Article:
The hard disk drive (also known as HDD) of your computer is a device within your computer that stores data that has been created on your system. As you use your computer, data is stored and retrieved from the hard drive making the drive crucial to the function of your computer. Most simply explained, the hard drive functions physically almost like a record player where an arm pivots on an actuator axis and lowers onto an incredibly sensitive disk. The head of the actuator arm reads the information contained on the disk and also writes information as it is created by your computer. This disk is known as a platter and for the hard drive to function properly the read/write head on the end of the arm must be able to read the platter, or System Area. When the head is unable to read the SA the arm begins to move back and forth above the platter and strikes the interior of the hard drive, emitting a clicking or ticking noise. This noise signals that the hard drive is damaged in some way, is dead or is dying and there is limited time to access any important data contained on the hard drive.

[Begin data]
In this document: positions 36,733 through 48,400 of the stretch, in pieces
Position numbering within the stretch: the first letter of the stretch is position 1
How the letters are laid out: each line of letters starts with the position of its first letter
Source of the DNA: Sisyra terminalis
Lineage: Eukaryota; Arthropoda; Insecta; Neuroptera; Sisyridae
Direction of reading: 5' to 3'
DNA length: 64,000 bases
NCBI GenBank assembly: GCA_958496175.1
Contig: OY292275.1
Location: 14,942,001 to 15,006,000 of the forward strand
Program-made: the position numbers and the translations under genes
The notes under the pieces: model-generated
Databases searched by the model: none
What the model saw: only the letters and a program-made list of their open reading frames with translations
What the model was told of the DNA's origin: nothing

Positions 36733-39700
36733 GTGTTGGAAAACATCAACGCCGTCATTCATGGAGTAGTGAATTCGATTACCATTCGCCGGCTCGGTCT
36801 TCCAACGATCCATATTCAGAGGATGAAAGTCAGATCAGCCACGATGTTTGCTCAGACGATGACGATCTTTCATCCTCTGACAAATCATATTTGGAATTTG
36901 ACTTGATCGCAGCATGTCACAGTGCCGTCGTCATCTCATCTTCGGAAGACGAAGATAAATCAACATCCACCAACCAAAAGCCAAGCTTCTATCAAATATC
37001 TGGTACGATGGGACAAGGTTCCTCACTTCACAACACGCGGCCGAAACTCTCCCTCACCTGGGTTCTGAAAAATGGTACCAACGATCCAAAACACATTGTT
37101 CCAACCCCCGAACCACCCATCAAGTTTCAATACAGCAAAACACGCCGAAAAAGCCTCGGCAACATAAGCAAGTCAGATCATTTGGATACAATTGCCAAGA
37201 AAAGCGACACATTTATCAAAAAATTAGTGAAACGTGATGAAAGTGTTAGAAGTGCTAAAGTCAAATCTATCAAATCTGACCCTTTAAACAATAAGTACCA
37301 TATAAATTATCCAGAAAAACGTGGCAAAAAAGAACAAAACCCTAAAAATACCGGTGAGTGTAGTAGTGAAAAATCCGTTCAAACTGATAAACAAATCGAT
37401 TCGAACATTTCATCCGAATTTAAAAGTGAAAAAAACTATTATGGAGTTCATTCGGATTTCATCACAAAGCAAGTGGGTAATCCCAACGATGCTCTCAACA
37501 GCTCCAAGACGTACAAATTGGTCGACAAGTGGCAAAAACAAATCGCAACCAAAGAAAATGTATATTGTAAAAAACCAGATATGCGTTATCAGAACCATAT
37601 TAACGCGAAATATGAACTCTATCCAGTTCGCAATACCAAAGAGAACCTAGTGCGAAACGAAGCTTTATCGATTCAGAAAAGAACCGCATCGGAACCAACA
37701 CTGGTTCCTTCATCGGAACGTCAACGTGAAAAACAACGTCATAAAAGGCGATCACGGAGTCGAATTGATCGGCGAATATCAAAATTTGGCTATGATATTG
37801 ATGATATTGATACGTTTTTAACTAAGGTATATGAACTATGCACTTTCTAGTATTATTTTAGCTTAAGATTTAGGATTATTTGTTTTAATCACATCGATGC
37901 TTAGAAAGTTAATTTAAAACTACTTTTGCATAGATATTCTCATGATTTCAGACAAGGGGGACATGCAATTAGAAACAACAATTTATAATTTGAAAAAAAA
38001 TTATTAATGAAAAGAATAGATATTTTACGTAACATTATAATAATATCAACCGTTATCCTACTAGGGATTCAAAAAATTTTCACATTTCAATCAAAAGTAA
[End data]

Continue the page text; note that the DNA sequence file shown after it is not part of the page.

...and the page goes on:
In many cases, people who hear this clicking noise attempt to open their hard drive and repair the issue themselves by replacing parts. By repairing the hard drive in this way, there is a chance that it could function for long enough to access data stored on the drive, however this is risky and advised against by computer engineers. The goal of accessing the damaged hard drive is simply to gain enough time to transfer data from the hard drive to an alternate storage system. The data can be transferred to another hard drive or any external hard drive or USB device but the original hard drive will no longer be functional. This is highly discouraged by computer technicians as exposing the hard drive to any urban environment can cause irreparable damage to the sensitive platter. Repairs must be conducted in a cleanroom where the air contains far fewer particles than a normal room to ensure no further damage is caused to the hard drive.
Cleanroom repairs are particularly necessary with RAID Recovery, whether 1, 5 or 10.
The best and safest option is to simply turn off your hard drive immediately after hearing any clicking, ticking or buzzing noises. The hard drive is no longer functional and repeated use of the damaged hard drive Read the rest…